Visualizing the Feminist Controversy in England, 1788-1810

Laura C Mandell (, Texas A&M University, United States of America and Megan Pearson (, Texas A&M University, United States of America and Rebecca Kempe (, Texas A&M University, United States of America and Steve Dezort (, Texas A&M University, United States of America

Recently, text miners have analyzed gendered discourse based on a binary opposition, male/female (M/F), trying to determine distinctively ‘female writing style,’ ‘female keywords,’ or ‘female themes’ (Rybicki 2015; Jockers 2011, 2013). The terms ‘male’ and ‘female’ suggest biology and hence were abandoned by literary critics during the big feminist recovery projects of ‘women writers’: “women’ was used in preference to ‘female’ despite the fact that the former is a noun, not an adjective, indicating that gender was a cultural formation rather than a biological one. More theoretically enlightened text miners have used the tools of data analytics to trace changes through time in those attributes assigned to women and those assigned to men, examining how notions of gender change over time (Garg, Scheibinger, Jurafksy, Zou 2017; Underwood, Bamman, and Lee 2018; Olsen 1992). There is another way to analyze gender historically using digital tools without assuming a biological basis for differences between men and women that involves searching for gender categories beyond the binary opposition M/F. In her book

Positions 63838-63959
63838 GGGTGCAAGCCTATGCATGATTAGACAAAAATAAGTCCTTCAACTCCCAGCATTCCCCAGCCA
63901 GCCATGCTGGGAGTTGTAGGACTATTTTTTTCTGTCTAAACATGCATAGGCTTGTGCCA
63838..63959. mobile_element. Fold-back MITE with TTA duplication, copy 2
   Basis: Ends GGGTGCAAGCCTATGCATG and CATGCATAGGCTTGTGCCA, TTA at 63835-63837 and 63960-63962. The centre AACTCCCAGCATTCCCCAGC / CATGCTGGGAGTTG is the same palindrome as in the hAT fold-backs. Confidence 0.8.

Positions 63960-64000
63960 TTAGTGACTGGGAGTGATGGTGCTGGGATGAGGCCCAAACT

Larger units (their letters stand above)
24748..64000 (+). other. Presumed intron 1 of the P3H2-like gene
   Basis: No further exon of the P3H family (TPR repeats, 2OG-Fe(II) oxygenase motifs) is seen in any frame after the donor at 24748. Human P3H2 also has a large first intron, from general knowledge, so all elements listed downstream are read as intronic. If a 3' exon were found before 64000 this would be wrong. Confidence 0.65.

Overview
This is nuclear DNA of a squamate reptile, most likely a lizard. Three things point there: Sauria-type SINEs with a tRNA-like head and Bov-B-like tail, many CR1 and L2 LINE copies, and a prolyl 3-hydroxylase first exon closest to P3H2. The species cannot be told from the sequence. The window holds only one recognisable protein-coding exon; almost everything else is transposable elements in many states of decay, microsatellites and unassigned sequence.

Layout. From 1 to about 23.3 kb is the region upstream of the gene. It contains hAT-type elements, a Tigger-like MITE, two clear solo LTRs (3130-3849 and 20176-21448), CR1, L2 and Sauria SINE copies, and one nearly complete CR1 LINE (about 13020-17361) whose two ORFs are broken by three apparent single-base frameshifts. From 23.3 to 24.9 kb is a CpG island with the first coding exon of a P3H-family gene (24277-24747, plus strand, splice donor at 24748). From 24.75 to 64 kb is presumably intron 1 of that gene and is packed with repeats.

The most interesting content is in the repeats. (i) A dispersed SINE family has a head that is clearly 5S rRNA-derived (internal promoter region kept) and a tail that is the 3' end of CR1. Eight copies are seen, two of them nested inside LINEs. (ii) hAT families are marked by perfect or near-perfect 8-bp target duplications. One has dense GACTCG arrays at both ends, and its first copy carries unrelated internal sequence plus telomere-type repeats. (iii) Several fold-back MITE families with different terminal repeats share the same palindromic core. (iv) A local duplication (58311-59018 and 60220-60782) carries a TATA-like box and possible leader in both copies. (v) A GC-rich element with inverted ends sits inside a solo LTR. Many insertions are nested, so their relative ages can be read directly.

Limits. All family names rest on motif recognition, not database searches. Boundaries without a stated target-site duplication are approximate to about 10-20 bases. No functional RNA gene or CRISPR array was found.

Gender Trouble, Judith Butler encourages undermining the M/F binary opposition by ‘proliferating’ identity categories (Butler 1990, pp. 17, 146). Butler says that ‘the very notion of the subject, intelligible only through its appearance as gendered, admits of possibilities that have been forcibly foreclosed by . . . various reifications of gender’ into the M/F binary (Butler 1990, p. 33).

The result of Butler’s call to multiply gender categories has been the creation of what Bowker and Star call “boundary objects” (1999): “cisgender” and “transgender” have expanded the binary while still relying on the underlying classification of m/f. But to apply these categories on historical documents is anachronistic: there are historically accurate gender categories that have been identified by others for eighteenth-century such as “molly” (Alan Bray 1988; Randolph Trumbach 1991) and “sapphist” (Lisa Lynn Moore 1997; Yopie Prins 1999). But what about others that have not yet been identified by readers? The Feminist Controversy in England project tries to find foreclosed identity categories, to uncover historically specific gender designations in novels, pamphlets, and essays written by women between 1788 and 1810 in England.

In 1974, Garland Publishing (now no longer in existence) published a collection of 44 treatises by women authors published on topics related to emerging feminism, edited by Gina Luria Walker ( ). Mary Wollstonecraft’s ground-breaking
Vindication of the Rights of Women (1792) was among them. They were facsimile editions. We have used Optical Character Recognition software (Tesseract 3, trained for 18
th-century typefaces by the Early Modern OCR Project,, corrected the OCR using TypeWright (, run through Named Entity Recognition software to identify character names, and uploaded into the interface where they have been tagged by three different teams: undergraduate students, graduate students, and the Professor who is the Principal Investigator on the project. Each team used its own taxonomy explicitly defined in except the PI who derives a set of tags from the texts themselves.